The Rev. Dr. Andrew R. Guffey
2 Lent, March 17, 2019
Genesis 15:1-12, 17-18 Psalm 27 Philippians 3:17-4:1 Luke 13:31-35
In the Name of God, Most Compassionate, Most Merciful. + AMEN.
“I Patrick, a sinner, very badly educated, in Ireland, declare myself to be a bishop. I am quite certain
that I have received from God that which I am. Consequently, I live among barbarian tribes as an exile and
refugee for the love of God; God himself is the witness that this is true. It is not that I was anxious to utter
from my mouth anything in so harsh and unpleasant a manner. But I am compelled by zeal for God, and the
truth of Christ has aroused me out of affection for my neighbors and children for whom I have given up
country and kinsfolk and my own life even to death. If I am worthy, I exist to teach tribes for my God, even
though I am despised in some quarters.”
These words are from one of the two writings of St. Patrick that have come down to us amidst the
many legends, the letter to the soldiers of Coroticus. Coroticus has sent soldiers to maraud in Ireland, and
they massacred a community of fellow-Christians whom Patrick has just baptized. To get a good sense of
how pained he was, let me read just a bit more from Patrick.
“I have written and set down with my own hand these words to be solemnly given, carried, and sent
to the soldiers of Coroticus. I do not say, to my fellow citizens, nor to the citizens of the Christian Romans,
but to the fellow citizens of devils, because of their wicked behavior. They live in death in an atmosphere of
enmity, associates of…outlaws. Bloodthirsty, steeped in blood, the blood of innocent Christians, whom I
have begotten in large numbers for God and have confirmed in Christ!
“The day after the newly-baptized, still bearing the chrism, still in their white dress—it was giving out
its scent on their foreheads while they were being ruthlessly massacred and slaughtered by the men who have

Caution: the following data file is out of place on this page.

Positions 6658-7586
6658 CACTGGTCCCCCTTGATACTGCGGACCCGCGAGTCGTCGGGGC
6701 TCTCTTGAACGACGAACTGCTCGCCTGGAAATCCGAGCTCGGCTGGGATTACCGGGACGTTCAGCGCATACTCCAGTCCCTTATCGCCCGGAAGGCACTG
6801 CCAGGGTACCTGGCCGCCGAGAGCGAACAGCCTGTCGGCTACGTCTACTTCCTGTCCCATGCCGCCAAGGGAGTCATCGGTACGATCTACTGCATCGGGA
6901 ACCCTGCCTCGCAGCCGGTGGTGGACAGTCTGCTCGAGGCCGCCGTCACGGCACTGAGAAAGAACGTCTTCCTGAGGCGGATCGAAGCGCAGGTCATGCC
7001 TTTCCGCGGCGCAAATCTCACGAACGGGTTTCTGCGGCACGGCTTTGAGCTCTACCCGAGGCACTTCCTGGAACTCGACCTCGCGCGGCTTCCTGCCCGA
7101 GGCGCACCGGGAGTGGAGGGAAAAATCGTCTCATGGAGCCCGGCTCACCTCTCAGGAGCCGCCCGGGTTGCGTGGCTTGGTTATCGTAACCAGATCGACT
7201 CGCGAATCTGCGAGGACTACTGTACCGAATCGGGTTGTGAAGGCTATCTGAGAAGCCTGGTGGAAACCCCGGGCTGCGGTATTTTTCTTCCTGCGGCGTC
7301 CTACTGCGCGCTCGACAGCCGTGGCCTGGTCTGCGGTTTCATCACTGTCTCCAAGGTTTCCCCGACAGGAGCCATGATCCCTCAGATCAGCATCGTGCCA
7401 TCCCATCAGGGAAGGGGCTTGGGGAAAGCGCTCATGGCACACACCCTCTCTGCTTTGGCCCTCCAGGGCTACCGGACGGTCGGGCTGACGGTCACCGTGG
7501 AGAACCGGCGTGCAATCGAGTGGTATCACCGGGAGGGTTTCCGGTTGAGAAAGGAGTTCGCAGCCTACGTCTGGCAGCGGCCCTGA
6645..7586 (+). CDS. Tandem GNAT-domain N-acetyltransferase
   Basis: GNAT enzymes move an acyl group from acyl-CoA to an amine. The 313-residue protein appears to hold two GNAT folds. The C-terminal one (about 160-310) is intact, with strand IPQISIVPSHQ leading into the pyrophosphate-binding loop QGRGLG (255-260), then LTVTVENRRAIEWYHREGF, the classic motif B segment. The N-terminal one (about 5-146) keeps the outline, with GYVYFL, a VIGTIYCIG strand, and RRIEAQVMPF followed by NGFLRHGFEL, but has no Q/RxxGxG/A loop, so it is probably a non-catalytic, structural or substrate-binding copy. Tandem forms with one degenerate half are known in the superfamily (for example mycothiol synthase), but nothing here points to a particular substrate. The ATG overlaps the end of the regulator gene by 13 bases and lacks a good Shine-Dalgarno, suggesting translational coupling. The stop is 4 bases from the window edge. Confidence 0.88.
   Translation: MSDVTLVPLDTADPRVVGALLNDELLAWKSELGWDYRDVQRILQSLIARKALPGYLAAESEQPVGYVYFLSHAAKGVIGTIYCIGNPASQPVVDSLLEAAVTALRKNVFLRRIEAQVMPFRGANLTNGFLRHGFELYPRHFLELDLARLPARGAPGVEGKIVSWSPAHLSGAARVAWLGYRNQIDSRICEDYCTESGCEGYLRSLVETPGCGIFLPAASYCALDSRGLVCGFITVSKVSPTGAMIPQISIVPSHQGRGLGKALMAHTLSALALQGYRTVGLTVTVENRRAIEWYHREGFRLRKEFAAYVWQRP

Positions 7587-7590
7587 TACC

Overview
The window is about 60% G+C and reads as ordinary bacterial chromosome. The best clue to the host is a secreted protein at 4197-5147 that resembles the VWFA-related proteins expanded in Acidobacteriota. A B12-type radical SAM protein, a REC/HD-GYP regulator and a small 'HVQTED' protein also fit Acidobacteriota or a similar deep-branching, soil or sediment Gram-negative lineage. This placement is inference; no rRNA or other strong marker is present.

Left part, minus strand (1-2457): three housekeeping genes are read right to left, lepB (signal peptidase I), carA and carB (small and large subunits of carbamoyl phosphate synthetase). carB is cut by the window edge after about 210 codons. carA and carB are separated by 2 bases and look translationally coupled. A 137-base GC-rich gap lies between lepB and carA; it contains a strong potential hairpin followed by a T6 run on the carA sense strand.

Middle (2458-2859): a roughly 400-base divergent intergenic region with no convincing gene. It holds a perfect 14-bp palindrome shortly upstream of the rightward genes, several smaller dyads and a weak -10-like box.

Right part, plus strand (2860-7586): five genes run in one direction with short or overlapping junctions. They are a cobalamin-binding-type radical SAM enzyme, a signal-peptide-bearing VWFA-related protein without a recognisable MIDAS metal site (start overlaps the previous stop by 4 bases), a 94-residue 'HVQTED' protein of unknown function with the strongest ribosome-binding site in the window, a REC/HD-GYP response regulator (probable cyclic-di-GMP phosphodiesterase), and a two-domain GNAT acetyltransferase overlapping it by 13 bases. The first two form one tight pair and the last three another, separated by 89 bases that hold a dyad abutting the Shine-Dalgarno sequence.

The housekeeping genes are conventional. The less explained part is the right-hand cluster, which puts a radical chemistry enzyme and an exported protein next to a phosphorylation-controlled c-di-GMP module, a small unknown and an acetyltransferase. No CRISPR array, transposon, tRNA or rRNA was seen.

been mentioned—the day after, I sent a letter by a holy presbyter, asking that they would kindly spare us
something from the booty or from the prisoners whom they had taken. They laughed at them.
“That is why I do not know what I am to grieve for more bitterly, whether those whom they
captured, those who were killed, or those whom the devil has deeply ensnared. …”
This letter, as I say, was written in the wake of a massacre of a community of Christians, still in their
baptismal joy. And the words ring eerily after the events of Friday in New Zealand, where a man, ensnared by
the devil of white supremacy, encouraged by the emboldened white supremacist voices of this very country,
entered two mosques as faithful Muslims were in the midst of their prayers to God, Most Compassionate,
Most Merciful, and massacred fifty.
Patrick was writing in his grief, over the murdered and captured children of God. And if we are not
too hardened to it yet, we must come together this morning in our grief over God’s murdered children, who
were lifting their voices to God, Most-Compassionate, Most-Merciful. The hatred of the world is bewildering,
and disorienting. It is born of fear—fear of Muslims, fear of strangers, fear that the world we thought we
grew up in is changing—and it leaves us with little more than perplexed grief. What can we do with such a
frightening and hateful world?
The first thing we need to do is refuse to give way to fear. This is the Psalm for today: The Lord is
my Light and my Salvation, whom shall I fear? “Contemporary America,” says Marilynne Robinson, “is full
of fear.” And “Fear,” she adds, “is not a Christian habit of mind.”1 She’s right. We will all feel fear, because
there really are things we should be afraid of, but we need to make a choice: to live our lives as the fearful or
the faithful. In today’s Gospel, the Pharisees are driven by fear: “Jesus, you have to get out of here, Herod
wants to kill you.” Don’t we all feel that? Sometimes it seems to me like everyone wants everyone else dead,
and so we are tempted to fortify our walls and shut our doors. But if we get stuck in the valley of the shadow
of death, we may come to dwell in the fear of evil. And that is a temptation that we must resist. Because, for
all you Star Wars fans out there, Yoda was essentially right: Living in fear leads to the Dark Side. Fear leads to
anger. Anger leads to hate. And hate—as we have seen all too clearly and too often—leads to suffering.